You must involve someone outside the Marketing Department...
January 4, 2008
Want to know what a given customer has purchased from Sears? It's surprisingly easy to find out. Here's the procedure:
1) Go to the Sears "Manage My Home" site, www.managemyhome.com . Create an account and sign in. Screenshot.
2) On the Home menu, choose Home Profile. In the Search Purchase History section, choose Find Your Products. Screenshot.
3) Enter the name, phone number, and street address of the customer whose purchases you wish to view. Press Find Products. Screenshot.
Sears then displays all purchases its database associates with the specific customer -- typically major appliances and other large purchases. See examples from Washington, DC, Brookline, Massachusetts, and Lincoln, Massachusetts.
Stirring up some interesting comments. Likely some certification will be required...
PI License May Soon Be Required for Computer Forensics
Posted by ScuttleMonkey on Friday January 04, @08:22PM from the geeks-licensed-to-buy-cool-surveillance-gear dept. Security IT
buzzardsbay writes "The good folks over at Baseline Magazine have an intriguing — and worrisome — report on a movement to limit computer forensics work to those who have a Private Investigator license or those who work for licensed PI agencies. According to the story, pending legislation would limit the specialized task of probing deep into computer hard drives, network and server logs for telltale signs of hacking and data theft to the same people who advertise in the Yellow Pages for surveillance on cheating spouses, workers' compensation fraud and missing persons. Those caught practicing computer forensics without a license could face criminal prosecution."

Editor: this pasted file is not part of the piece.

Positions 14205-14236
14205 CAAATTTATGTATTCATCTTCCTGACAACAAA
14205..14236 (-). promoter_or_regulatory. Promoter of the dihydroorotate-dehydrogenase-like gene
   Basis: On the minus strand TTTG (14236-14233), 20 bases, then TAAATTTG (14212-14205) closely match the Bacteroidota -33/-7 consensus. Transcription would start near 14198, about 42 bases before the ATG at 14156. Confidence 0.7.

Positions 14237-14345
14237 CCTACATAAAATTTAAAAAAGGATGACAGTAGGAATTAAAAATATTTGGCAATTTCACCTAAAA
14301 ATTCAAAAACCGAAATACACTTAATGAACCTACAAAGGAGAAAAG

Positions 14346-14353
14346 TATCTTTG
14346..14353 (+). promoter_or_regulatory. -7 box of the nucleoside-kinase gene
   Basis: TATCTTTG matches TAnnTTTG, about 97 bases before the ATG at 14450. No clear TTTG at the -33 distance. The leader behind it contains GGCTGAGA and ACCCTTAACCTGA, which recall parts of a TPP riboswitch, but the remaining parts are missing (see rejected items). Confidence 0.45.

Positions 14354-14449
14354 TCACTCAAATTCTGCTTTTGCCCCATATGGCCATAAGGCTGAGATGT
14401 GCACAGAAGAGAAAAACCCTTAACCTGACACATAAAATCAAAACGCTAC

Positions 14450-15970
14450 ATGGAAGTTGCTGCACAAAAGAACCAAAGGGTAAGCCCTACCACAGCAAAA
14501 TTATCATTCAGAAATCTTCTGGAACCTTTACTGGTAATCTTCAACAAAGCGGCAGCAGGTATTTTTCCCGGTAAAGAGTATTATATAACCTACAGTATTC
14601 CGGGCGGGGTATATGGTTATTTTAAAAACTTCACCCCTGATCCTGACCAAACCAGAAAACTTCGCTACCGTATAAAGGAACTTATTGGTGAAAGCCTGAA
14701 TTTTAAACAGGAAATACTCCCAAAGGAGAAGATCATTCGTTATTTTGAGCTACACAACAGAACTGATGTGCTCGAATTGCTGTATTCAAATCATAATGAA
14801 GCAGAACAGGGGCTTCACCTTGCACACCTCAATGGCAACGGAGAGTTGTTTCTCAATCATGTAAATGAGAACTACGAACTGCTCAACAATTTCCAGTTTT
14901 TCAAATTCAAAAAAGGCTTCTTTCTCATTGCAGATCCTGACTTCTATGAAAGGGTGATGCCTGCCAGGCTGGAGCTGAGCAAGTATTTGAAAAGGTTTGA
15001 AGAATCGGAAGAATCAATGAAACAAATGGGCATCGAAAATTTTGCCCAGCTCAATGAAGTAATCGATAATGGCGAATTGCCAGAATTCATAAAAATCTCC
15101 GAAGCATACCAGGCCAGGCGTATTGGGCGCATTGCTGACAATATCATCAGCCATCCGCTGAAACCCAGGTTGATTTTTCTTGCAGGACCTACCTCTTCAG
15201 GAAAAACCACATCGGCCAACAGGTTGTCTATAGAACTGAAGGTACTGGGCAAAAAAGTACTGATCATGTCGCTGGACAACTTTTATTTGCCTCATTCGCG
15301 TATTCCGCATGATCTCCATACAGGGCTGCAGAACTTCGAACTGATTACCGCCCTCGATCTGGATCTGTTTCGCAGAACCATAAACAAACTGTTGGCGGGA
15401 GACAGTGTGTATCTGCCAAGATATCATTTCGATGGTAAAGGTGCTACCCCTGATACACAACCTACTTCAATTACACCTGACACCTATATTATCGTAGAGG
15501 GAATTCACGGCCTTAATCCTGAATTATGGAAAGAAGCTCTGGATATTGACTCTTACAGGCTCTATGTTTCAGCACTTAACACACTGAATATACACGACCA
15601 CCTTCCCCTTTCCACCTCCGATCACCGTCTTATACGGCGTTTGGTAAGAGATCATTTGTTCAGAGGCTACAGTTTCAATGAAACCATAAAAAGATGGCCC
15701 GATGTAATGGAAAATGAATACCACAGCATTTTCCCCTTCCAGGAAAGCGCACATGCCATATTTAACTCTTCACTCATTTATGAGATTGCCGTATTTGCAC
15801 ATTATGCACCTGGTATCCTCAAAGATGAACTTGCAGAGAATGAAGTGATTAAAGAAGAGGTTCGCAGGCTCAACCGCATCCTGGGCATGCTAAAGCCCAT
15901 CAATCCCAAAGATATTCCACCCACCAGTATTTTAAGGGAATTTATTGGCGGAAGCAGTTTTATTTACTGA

For the IP crowd
New Study on Copyright and Creativity from the Center for Social Media
Posted by Hugh Dandrade January 3rd, 2008
Free video hosting sites like YouTube, Yahoo! Video, and Daily Motion are enabling creators to share video instantly with millions of viewers around the world. A new report from the Center for Social Media takes a close look at these user generated sites, and finds that there is much more at stake than the SNL and Daily Show clips often referenced in the usual Viacom v. YouTube debates on copyright infringement.
... (EFF has published a “best practices” guide that would protect fair uses from being caught in DMCA takedown dragnets.)
...and an interesting business model.
Content Industry Could Learn From eBay Seller Turning A Profit With Public Domain Content
from the competing-with-free dept
Last year, Mike made the point that saying you can't compete with free is saying you can't compete, period. Every business makes a profit by adding value so that customers will be willing to pay above marginal cost for its products. The fact that the marginal cost of content (once it's been created) is zero doesn't change that principle. You can add value to free content just like you can add value to any other product. The New York Times Bits blog nicely illustrates this with a post about the market for public domain content on eBay. Apparently, there are a number of people who make a living by finding obscure, copyright-free content on the Internet, burning it on a DVD or other convenient format, and selling it on eBay. Despite the fact that every one of those customers could have tracked down the video for themselves and watched it on their computers, a lot of people are apparently willing to pay for a DVD version.